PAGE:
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In-Depth Coverage Of The Irish And European Markets

The Irish Citizens Assembly On Drugs

It is Clear the Citizens' Assembly is an Exclusive Club, not an Inclusive Exercise of Democracy: Mr. Paul Reid (the chair of the Citizens' Assembly on Drugs Use) said in a press release today that the Citizens' Assembly will be "the most ambitious and far-reaching discussion on drugs[...] that has ever taken place in Ireland." But to those of us keeping an eye on it since the establishment of the current government, it appears a secretive, closed-off talking shop for conservative figures. Citizens' Assemblies have been hailed in Irish society for providing the country with imaginative ways forward when dealing with complex, and often politically emotive issues.


For example, the Citizens' Assembly process acted as a catalyst on issues regarding abortion rights and gender equality, providing space for rational discussion and analysis in a typically charged debate, bringing about real change. For advocates working on progressing Irish drug policy, the establishment of a Citizens' Assembly on drugs seemed like a perfect solution to the deadlock Irish drug policy has been stuck in for decades, bringing the voices of those often ignored in the debate to the forefront. However, in the past few weeks, it has become clear that this particular exercise of deliberative democracy (if one can even call it that!) is far more exclusive, prioritising the voices of establishment figures with already strong views on drugs. We see this with the stakeholder meetings that took place at the end of March, which happened broadly in secret. It featured an exclusive list of invitees and seemed more like a networking event for establishment figures, rather than an opportunity for organisations to learn more about the process.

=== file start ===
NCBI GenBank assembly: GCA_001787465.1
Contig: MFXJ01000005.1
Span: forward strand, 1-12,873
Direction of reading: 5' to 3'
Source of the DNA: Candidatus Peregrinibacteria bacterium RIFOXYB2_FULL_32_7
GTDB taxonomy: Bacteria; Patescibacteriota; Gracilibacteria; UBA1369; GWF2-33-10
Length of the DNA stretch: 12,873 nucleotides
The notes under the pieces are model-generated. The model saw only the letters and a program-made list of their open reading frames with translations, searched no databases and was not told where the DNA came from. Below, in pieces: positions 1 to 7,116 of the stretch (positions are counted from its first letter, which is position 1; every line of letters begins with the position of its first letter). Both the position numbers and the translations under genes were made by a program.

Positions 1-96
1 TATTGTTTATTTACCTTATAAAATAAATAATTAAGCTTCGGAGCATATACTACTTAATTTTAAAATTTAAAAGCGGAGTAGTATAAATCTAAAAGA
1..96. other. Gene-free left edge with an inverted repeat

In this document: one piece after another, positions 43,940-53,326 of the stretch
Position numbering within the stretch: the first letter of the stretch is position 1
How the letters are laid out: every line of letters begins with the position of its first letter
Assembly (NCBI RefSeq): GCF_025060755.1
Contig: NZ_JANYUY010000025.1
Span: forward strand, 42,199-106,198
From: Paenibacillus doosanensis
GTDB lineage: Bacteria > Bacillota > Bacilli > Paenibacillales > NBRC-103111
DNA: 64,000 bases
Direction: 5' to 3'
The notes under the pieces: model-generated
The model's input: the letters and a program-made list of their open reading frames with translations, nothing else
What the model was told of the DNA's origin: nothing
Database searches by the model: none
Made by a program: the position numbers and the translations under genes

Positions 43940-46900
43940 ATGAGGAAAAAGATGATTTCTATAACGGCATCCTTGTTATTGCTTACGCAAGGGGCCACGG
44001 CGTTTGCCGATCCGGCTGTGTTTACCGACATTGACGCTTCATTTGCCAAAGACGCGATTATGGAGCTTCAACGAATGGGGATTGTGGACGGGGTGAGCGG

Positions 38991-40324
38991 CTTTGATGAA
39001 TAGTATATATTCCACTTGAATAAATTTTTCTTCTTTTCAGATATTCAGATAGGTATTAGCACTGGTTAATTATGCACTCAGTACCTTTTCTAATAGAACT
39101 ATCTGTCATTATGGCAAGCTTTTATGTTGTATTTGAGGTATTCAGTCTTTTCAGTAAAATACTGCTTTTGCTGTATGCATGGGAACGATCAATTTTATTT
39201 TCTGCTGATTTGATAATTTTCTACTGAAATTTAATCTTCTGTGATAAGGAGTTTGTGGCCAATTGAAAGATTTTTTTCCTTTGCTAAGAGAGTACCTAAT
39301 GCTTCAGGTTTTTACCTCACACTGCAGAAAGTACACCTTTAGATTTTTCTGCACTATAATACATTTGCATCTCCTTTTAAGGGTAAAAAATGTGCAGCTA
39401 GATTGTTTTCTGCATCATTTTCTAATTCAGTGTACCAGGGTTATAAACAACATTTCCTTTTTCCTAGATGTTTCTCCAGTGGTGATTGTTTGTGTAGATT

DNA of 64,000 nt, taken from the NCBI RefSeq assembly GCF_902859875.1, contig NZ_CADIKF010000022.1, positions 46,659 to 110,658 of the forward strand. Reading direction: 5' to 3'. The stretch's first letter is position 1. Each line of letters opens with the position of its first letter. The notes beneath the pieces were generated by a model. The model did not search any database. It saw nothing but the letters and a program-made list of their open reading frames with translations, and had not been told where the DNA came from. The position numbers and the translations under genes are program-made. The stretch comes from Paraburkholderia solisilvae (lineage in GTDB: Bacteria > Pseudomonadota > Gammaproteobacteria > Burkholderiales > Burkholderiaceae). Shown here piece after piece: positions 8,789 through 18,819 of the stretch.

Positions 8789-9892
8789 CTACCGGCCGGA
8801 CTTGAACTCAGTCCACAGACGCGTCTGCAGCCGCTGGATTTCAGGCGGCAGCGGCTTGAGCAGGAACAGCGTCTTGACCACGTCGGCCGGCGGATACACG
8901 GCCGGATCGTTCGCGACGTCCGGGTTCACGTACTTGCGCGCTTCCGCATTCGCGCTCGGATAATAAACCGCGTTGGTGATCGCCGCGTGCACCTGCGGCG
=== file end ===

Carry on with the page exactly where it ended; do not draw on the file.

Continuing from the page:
Further, no information has been given on how the public can engage with the assembly, and how experts can bring their expertise and recommendations forward unless they are one of the small few approved groups already deeply involved. This pattern emerges again when looking at the membership of the "Expert Advisory Group" that helps set the agenda and running order of the entire process. The group was appointed behind closed doors, with no public application for membership, and includes anti-cannabis activist and long-standing member of the 'Cannabis Risk Alliance', Mary Cannon. Their influence is already evident. Just today a panel of people with "lived experience" when it comes to drugs was revealed and features not a single cannabis user, medical cannabis patient, or spokesperson on the harmful effects of punitive drug prohibition.


And there's more! The first weekend's timetable for the Citizens' Assembly has just been revealed and will feature input from the Department of Health, the Department of Justice, and the Gardaí. All three organisations are notoriously anti-reform and difficult to deal with. In order for this Citizens' Assembly to work, the process needs to be more transparent and inclusive, and stakeholders/experts should not be left in the dark when it comes to engaging with the process. Engagement should be encouraged and fostered, not shut out, and allowed only for those who have always had a voice.

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